The Polymath Who Wrote the History of Science in Poetry

In ‘Evolutions: Fifteen Myths that Explain Our World,’ Oren Harman offers up an enlightening, concise chronicle of the universe

Oren Harman holding a copy of his book "Evolutions: Fifteen Myths that Explain Our World."
Moti Milrod

All his life, Oren Harman has been torn between the part of him that is an artist and romantic, and the scientist within him.

In his new book, “Evolutions: Fifteen Myths that Explain Our World” (Farrar, Straus & Giroux), he gives expression to both of these identities.

“Evolutions” is a concise history for the intelligent layman of the universe and Earth, recounted in the form of short, stylized myths. Like the traditional myths we grew up with, each of these narratives comes with a moral or theme – but the moral never comes at the expense of the science.

Harman’s choices of moral themes are far from obvious. Chapter one, for example – about the Big Bang and its aftermath – is subtitled “Fate.” It suggests that the nature of the universe was determined from the moment of its creation, while at the same time it is but one in an infinite number of cosmos.

The one about the evolution of cephalopods (octopuses and friends) is called “Memory” and imagines an octopus pondering the history of its species’ neural development. And the chapter about the short-lived flying dinosaur called Quetzalcoatlus intersperses the account of its evolution and extinction with the more recent story of John K. Northrop’s never-produced design for the B-49 bomber – a “flying wing” that would be invisible to radar, and that shared aerodynamic characteristics with the dinosaur. That chapter is called “Solitude,” because, as Harman writes, “Prematurity would be both creatures’ undoing: no lonelier destiny has been known to date.”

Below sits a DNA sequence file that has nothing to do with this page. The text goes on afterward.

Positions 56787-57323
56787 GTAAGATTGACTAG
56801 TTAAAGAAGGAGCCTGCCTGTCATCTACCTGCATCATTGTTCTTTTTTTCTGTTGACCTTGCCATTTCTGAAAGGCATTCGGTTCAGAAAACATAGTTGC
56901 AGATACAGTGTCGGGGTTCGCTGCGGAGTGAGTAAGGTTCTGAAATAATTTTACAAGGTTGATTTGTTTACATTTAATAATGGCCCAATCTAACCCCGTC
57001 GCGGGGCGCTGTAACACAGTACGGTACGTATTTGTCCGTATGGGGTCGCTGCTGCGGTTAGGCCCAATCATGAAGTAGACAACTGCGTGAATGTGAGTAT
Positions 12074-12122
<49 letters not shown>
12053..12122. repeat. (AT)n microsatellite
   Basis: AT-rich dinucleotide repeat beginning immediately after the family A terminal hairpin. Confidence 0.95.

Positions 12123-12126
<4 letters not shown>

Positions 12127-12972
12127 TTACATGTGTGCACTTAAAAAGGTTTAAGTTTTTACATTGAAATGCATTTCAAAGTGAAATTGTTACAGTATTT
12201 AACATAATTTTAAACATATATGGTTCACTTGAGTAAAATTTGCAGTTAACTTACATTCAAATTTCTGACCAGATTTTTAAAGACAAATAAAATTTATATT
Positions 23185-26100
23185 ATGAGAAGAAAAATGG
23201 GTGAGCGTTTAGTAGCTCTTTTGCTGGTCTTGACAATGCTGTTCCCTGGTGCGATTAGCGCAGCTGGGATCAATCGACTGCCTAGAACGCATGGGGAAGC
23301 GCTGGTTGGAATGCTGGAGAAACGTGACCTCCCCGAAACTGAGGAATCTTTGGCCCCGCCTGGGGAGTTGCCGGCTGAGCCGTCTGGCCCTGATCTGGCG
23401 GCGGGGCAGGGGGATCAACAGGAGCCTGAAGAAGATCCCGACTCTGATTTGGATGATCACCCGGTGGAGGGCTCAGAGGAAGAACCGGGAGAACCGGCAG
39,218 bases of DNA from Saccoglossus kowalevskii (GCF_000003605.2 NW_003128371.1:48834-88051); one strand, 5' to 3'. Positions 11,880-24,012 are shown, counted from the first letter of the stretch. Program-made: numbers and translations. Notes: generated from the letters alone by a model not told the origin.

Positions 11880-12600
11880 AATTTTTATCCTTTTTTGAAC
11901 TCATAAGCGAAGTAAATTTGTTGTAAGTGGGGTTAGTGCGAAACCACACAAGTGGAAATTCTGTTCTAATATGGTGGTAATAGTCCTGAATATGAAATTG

In the book’s final chapter, Jerusalem-born Harman tells us about the oversize picture book “The World of Myth and Legend,” which accompanied him through childhood, captivating his imagination with accounts of Daedalus and Icarus, Rungnir and Thor, Sir Gawain and the Green Knight. “Why had Icarus not heeded his father’s words?” he wanted to know. “And why had Theseus forgotten to raise the red flag? The answers did not come.”